How to use Roman law to fight the eco war
Is the Roman notion of jurisdiction the final piece of puzzle?
In the latest instalment of a mini-series that provides a historical perspective to the legal quandaries of the present, future magic circle trainee Will Holmes takes a look at the legal theories that are attempting to change how humans interact with nature and suggests that the Roman notion of jurisdiction might be the final piece of the puzzle.
The environment is currently at the epicentre of a legal war.
A new report by the Grantham Research Institute provides an insight into scale of the attack, with over 1,000 cases having been brought in the past six years. Notable victories include Dutch rulings in Urgenda Foundation v. State of the Netherlands and Milieudefensie et al. v. Royal Dutch Shell plc. that extend a duty to mitigate the effects of climate change to governments and private corporations respectively. But many legal thinkers behind this movement know the scope of the challenge is much greater.
There are two ideas that are particularly promising. The first is the creation of the new legal criminal category ‘ecocide’. Originally theorised by Richard A. Falk in 1973, campaigners such as the late Polly Higgins, Philippe Sands QC and Dior Fall Sow have lobbied hard for their definition of ‘ecocide’ to be made an international crime under the jurisdiction of the International Criminal Court.
The second is the granting of legal personhood to environmental bodies and species, which provides them with legally protectable rights. Popularised by Christophe D. Stone’s 1972 book Should trees have standing?, recent examples of ecological features that have been granted legal personality include the Whanganui, Ganga and Yumuna Rivers, Lake Erie and Ecuadorian ecosystems.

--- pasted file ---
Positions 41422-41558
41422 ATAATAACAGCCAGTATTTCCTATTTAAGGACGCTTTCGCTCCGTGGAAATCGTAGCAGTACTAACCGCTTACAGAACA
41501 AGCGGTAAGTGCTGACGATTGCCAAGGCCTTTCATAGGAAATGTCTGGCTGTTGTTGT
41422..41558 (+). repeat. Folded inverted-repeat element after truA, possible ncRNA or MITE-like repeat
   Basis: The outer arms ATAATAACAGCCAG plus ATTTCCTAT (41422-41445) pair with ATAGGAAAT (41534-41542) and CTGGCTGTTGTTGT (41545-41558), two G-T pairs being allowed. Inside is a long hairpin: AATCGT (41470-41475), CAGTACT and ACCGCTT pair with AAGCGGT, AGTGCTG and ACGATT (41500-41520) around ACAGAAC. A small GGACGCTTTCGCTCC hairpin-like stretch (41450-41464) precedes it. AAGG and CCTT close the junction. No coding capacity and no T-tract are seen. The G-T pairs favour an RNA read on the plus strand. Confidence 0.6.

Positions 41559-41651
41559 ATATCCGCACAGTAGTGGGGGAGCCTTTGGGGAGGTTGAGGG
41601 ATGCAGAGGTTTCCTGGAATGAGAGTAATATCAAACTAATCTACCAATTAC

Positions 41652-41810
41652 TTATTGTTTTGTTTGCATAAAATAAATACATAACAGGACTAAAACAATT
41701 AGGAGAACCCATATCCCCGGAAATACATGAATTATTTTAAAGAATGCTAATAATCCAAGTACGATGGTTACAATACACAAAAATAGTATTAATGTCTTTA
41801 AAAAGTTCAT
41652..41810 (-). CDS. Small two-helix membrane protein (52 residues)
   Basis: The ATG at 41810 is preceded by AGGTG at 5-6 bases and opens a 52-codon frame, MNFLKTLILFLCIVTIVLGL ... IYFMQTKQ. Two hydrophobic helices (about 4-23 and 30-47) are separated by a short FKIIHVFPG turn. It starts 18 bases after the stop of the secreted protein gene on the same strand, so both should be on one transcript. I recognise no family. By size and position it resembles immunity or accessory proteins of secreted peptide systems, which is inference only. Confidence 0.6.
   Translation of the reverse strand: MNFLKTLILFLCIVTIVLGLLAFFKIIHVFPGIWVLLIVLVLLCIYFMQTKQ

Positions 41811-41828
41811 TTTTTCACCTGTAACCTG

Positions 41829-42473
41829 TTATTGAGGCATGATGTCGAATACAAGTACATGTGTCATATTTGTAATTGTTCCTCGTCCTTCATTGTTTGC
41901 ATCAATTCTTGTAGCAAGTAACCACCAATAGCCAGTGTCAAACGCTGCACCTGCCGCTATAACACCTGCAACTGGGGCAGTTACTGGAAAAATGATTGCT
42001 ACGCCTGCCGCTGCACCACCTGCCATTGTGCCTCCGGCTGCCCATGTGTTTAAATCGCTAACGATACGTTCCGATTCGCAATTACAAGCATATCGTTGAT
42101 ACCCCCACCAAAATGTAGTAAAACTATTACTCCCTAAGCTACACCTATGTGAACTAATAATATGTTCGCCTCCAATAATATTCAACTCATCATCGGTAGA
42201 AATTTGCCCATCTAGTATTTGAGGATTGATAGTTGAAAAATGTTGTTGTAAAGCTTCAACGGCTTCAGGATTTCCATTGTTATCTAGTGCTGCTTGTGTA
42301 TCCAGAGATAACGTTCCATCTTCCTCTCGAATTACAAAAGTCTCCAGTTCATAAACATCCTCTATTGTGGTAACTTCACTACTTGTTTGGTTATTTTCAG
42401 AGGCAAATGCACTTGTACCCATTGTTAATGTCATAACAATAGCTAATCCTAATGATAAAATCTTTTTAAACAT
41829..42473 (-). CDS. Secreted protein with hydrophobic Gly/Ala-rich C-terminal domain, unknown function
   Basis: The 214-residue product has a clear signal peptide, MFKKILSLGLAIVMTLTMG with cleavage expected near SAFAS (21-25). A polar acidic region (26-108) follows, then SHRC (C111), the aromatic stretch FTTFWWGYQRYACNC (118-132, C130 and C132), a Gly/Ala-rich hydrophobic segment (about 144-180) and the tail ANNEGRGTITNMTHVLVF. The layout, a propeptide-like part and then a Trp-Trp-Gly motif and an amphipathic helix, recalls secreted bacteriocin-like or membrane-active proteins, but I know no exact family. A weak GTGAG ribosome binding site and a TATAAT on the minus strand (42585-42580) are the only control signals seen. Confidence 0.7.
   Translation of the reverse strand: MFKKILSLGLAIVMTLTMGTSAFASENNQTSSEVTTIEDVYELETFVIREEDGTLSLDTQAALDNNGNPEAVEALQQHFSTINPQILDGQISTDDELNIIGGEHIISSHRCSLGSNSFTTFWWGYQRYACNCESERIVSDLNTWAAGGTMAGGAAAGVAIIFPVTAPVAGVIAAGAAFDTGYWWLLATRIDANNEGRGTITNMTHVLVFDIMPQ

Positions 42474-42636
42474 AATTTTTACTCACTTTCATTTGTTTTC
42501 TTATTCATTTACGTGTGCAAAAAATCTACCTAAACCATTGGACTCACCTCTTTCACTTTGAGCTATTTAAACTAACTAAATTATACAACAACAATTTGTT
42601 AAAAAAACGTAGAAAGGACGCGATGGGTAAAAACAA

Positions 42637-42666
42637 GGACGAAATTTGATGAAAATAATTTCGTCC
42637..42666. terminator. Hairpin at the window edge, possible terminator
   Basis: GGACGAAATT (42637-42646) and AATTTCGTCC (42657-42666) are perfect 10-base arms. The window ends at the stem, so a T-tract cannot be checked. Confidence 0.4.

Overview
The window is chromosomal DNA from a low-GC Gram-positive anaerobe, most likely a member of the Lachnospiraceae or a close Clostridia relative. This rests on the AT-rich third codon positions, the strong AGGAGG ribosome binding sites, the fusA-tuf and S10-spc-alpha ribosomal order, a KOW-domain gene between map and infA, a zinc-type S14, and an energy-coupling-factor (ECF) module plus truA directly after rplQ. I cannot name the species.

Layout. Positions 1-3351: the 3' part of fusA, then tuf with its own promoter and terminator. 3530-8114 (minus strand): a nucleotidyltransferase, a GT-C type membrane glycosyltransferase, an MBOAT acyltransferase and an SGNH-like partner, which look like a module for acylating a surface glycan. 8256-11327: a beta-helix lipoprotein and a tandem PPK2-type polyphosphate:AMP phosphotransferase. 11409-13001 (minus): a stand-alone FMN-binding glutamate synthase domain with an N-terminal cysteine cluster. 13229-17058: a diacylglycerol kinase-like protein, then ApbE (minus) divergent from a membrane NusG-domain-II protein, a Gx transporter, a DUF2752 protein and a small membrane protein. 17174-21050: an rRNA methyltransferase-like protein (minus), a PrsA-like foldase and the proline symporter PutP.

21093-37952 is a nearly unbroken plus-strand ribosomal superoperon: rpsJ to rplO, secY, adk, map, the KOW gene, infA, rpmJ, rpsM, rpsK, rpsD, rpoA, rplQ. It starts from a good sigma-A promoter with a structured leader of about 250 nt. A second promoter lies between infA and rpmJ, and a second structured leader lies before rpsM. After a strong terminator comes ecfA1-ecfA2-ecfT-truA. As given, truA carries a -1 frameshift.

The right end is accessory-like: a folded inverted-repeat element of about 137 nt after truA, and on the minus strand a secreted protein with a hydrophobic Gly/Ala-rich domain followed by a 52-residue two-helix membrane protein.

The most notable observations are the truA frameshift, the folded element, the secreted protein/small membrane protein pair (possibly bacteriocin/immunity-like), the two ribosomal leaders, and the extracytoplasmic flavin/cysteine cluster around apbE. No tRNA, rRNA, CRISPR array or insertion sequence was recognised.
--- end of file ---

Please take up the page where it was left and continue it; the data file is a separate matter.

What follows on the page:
But when in war, some Roman inspiration is never a bad thing. I believe Roman law’s conception of jurisdiction is the missing piece of the puzzle that would complement these two ideas.
Today’s territorial-based jurisdiction would have seemed completely alien to an ancient Roman. Back then, jurisdiction was guided by the personality principle. This meant that, regardless of the location, if a Roman citizen was involved, then jurisdiction could be established.
This notion of jurisdiction, however, began to wane when the Antonine constitution 212 CE muddied the waters about who really was a Roman citizen. The constitution had (primarily for tax purposes) granted citizenship to all inhabitants of the empire. This now very expansive notion of citizenship gradually ran into problems because it did not fit with the deep-rooted cultural conception of Romanness. Law couldn’t precede culture.
Ultimately, as Kaius Tuori argues, the constitution led many to turn to a more territorial approach that had existed under the guise of Roman private law. Here, the Roman concept of private ownership that was bound by geographical territory blossomed in the medieval period once ownership had become disassociated from sin. Territorial jurisdictions were formed around what one could own. This inadvertently contributed to the rise of two intertwined phenomena that are central to much of the environmental litigation that has taken place over the past few years: the corporation and the nation state.